Yet the jobs created will be minimal, and temporary. “We heard it will bring about 100 jobs, but unfortunately a number of them are for their own skilled people, such as the people doing the exploration drilling from Wyoming. And the jobs will only last while they are here,” said Adolf.

“Anyone who says the threat is overstated is being naïve, based on the history of the uranium industry. A leak is not just a little leak. Uranium decays at a half-life of over 70,000 years on the periodic table. That means aquifers can never be returned to the same state they were found. Other areas reclaim their water to meet a less stringent standard,” Adolf said.

In addition, the cost of bringing county roads up to snuff for semi-trucks is a huge expense, Adolf said.

“With gas and oil, also a dirty industry, spills can be cleaned up. But the now-radioactive heavy metals, including uranium, selenium, arsenic, cadmium, radium, and lead cannot be fully removed from the aquifer when mining stops,” said Adolf.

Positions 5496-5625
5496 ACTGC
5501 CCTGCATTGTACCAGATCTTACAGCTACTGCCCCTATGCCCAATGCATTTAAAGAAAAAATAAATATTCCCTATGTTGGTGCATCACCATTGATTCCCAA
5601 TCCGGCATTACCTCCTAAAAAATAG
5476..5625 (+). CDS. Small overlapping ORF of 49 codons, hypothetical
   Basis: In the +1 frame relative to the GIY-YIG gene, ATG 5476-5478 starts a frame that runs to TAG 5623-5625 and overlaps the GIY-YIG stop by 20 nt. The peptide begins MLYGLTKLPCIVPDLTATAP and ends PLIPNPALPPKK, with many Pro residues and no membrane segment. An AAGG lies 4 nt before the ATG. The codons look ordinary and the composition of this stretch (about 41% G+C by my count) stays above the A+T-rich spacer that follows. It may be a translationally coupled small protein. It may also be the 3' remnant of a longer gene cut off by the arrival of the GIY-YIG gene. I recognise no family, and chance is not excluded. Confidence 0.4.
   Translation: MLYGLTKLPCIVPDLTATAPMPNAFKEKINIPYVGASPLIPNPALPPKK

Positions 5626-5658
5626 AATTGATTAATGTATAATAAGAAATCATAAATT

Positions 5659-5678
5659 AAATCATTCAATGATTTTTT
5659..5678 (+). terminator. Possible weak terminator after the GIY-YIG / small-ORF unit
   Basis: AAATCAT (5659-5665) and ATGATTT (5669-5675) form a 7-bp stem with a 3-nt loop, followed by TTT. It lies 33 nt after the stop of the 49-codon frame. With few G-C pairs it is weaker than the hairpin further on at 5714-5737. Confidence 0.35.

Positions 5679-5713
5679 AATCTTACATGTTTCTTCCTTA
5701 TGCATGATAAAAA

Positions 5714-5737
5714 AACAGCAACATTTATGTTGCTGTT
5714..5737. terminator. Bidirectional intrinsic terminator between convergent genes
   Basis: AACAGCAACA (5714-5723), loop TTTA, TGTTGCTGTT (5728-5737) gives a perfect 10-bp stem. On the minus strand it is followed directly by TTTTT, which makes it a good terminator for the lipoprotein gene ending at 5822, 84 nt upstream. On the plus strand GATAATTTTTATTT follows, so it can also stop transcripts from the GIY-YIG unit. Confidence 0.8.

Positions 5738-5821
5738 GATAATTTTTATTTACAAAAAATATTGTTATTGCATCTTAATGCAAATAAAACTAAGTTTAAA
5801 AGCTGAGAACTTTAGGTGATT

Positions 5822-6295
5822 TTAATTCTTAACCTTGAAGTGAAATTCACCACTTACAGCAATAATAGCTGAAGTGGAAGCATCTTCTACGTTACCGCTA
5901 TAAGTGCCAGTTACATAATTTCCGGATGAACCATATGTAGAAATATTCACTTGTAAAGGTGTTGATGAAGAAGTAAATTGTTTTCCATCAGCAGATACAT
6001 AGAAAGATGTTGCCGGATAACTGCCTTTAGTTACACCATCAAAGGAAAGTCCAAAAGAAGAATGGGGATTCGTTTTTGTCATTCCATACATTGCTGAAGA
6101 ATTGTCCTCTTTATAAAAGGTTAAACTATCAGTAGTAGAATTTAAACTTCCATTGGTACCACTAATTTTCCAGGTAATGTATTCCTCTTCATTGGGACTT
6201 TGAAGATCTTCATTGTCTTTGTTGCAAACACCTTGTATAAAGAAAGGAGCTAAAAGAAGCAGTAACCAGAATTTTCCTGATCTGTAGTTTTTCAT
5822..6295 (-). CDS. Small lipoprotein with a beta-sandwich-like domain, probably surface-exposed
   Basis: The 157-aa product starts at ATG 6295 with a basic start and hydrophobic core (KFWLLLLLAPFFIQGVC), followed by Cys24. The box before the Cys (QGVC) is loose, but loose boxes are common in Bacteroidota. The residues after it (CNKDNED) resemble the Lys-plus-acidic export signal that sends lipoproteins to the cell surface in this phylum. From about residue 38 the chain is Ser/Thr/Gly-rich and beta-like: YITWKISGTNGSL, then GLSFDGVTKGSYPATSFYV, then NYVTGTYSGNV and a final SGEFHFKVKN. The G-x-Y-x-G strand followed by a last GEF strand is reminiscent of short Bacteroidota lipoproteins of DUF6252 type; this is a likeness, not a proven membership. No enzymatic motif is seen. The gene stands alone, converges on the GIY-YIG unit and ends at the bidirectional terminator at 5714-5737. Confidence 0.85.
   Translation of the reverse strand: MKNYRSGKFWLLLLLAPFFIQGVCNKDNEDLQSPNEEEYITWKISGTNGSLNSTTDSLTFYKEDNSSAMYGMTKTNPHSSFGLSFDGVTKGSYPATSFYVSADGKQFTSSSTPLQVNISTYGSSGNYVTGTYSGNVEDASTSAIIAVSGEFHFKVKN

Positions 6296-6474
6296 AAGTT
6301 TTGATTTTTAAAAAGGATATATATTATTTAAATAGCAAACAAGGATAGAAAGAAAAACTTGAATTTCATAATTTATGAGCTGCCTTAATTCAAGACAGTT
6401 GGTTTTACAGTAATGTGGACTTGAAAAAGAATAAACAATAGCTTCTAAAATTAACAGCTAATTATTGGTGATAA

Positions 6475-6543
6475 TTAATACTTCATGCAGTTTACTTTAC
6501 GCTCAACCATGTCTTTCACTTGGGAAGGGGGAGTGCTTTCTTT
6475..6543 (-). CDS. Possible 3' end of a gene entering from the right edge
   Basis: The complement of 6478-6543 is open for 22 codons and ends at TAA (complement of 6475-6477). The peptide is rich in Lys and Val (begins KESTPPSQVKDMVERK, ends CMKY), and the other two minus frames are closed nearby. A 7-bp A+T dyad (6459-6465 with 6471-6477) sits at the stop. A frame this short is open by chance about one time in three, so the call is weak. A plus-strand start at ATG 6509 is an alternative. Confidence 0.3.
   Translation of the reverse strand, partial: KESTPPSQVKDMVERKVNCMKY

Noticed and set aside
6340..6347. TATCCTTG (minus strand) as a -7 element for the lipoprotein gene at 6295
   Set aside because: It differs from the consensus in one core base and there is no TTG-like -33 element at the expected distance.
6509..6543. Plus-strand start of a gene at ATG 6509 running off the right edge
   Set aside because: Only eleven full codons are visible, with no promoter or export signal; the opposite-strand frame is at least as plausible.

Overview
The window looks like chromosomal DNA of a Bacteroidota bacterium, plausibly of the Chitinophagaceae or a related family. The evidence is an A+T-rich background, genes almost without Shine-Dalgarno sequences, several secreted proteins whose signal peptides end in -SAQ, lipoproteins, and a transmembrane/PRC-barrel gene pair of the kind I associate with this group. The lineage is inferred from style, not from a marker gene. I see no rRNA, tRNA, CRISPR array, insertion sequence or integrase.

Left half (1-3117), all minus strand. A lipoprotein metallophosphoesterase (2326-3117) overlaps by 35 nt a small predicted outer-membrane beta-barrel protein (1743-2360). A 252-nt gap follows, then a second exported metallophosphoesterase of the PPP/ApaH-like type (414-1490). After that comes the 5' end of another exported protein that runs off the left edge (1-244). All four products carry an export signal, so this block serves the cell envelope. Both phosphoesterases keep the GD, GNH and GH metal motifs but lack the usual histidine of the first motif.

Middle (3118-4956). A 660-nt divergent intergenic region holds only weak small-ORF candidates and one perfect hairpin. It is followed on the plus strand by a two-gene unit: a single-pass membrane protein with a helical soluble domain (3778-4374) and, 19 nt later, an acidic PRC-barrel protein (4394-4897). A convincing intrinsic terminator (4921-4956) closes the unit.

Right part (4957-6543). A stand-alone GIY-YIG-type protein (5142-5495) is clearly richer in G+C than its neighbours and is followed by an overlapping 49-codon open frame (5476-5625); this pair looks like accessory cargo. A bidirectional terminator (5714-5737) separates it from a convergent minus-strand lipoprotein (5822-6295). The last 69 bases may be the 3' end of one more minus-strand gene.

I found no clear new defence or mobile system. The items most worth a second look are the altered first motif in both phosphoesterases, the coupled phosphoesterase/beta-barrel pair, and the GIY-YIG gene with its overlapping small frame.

“I have studied uranium since 1979. Every time it is mined there is environmental impact and water is polluted. Many use the aquifer in this project as drinking water. Usually uranium mining is not done in such a highly populated area. We don’t need any more restrictions on our water supply,” said Jarding.

Davis, Adolf and Jarding stress that the project can be stopped at any point in the permitting process. “We can stop it. We just need voices. It is overwhelming the number of people who have joined the effort,” Davis said.

“The land is zoned agricultural. Powertech wants to change it to industrial. At that point, it could be denied,” said Jarding. The county commissioners could also halt the efforts of Powertech, in due process.

Dave Long, chair of the Board of County Commissioners in Weld County, could not say if he would be in favor of Powertech’s plans. “We don’t have a position. If they are allowed to mine, it has to be approved by the planning commission and the board of commissioners, and they must abide by the code, including standards of health and safety. But we need to remain unbiased until the board Land Use Hearing,” said Long.